Frame - Human consciousness in its most general sense.

Gaming - Gerrymandering.

Greater Human, the - BBT stipulates a distinction between the human we experience versus the human that we are. Since the former subtends upon the latter, it is referred to as the ‘greater human.’

Informatic Asymmetry - A central premise of BBT. A principle referring to the relative information paucity of experience compared to the neural processing that makes it possible.

Information Horizons - Boundaries demarcating consciousness generating information integration, and which are the key to naturalizing certain fundamental, yet hitherto perplexing, structural features of consciousness, such as presence, self-identity, and intentionality.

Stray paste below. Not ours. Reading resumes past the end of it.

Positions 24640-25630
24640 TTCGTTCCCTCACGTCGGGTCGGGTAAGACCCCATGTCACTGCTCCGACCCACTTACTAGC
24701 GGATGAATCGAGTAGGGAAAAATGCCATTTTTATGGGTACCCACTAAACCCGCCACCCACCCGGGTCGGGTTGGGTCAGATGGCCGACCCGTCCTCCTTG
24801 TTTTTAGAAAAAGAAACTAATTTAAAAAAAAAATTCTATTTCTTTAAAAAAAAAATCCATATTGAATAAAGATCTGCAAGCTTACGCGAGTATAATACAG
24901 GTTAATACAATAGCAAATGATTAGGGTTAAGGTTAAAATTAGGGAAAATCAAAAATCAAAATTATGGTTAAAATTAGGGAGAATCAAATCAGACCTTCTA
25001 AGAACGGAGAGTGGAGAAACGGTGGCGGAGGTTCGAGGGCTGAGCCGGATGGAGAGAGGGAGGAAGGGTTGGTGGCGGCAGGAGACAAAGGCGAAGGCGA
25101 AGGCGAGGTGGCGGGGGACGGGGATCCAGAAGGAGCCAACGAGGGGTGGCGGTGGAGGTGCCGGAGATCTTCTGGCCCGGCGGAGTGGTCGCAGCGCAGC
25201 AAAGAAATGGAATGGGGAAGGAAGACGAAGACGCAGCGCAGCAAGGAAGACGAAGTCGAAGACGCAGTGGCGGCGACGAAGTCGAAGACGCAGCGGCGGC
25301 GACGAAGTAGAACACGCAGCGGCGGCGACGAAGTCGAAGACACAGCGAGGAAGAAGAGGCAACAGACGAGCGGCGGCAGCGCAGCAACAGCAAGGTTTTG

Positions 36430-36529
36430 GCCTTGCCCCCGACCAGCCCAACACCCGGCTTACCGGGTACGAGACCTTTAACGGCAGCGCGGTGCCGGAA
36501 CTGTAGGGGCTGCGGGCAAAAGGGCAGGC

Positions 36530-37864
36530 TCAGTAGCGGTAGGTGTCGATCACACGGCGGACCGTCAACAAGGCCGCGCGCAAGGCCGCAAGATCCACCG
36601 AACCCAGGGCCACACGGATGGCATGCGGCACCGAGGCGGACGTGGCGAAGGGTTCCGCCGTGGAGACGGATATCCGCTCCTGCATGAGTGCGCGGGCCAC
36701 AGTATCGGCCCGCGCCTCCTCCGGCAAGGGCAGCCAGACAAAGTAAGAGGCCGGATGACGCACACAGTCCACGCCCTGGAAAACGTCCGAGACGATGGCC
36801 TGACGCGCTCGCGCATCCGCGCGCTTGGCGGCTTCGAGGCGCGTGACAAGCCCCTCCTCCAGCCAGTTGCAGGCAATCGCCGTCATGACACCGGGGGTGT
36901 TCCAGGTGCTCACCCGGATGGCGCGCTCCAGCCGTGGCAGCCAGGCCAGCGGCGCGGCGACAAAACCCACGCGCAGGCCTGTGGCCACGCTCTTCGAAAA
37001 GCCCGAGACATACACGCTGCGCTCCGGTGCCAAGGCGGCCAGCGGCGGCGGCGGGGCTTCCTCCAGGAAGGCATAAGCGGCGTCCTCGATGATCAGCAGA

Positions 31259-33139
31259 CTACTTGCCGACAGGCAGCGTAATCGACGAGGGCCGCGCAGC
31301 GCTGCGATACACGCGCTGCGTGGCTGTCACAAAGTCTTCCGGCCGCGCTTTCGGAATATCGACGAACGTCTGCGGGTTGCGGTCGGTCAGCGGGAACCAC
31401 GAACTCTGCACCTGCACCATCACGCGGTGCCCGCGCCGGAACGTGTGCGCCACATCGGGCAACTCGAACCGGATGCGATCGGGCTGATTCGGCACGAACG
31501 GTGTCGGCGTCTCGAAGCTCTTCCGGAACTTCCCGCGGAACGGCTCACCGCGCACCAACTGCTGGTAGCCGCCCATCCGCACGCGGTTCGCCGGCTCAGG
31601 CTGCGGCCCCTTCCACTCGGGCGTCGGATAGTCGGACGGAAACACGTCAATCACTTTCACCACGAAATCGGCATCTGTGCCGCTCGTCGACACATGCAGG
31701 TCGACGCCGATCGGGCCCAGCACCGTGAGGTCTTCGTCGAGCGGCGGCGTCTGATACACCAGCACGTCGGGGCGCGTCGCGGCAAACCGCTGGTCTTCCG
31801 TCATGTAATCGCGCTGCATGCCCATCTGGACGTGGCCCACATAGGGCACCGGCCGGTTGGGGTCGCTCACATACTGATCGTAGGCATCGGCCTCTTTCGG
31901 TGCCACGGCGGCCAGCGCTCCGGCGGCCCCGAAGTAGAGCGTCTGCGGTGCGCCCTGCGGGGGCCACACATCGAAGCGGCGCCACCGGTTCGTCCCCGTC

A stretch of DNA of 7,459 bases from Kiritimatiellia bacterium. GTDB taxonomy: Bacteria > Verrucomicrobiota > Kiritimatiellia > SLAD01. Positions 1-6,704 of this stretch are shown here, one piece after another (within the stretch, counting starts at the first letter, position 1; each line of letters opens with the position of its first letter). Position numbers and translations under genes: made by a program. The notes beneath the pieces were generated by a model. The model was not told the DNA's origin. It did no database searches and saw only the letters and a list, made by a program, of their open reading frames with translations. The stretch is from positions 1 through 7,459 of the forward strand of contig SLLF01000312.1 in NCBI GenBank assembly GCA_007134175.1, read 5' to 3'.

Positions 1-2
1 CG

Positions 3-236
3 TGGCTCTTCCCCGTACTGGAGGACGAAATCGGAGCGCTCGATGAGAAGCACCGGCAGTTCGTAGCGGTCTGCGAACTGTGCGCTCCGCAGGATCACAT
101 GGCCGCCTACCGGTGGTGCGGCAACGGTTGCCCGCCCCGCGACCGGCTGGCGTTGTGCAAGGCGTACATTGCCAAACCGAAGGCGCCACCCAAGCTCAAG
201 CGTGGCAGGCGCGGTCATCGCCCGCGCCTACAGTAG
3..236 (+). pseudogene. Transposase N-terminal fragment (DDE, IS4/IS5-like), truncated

Interpretative Asymmetry - The tendency, given theoretical incompetence, for philosophers to think their interpretations capture ‘more’ of a given problematic that the interpretations of their social competitors.

Interpretative Underdetermination - A consequence of theoretical incompetence: our inability (outside the prosthetic ambit of the natural sciences) to make our interpretations stick, and so end the regress of interpretation.

Lateral - The ‘across’ relation orthogonal to medial relations.

Limit with one side - The primary phenomenological expression of thalamocortical information horizons, and in different guises, a recurring fetish of philosophical speculation.

LWOS - see, Limit with one side.

Medial - The ‘through’ relation orthogonal to lateral relations.

Mereological Confusion - An effect of encapsulation.***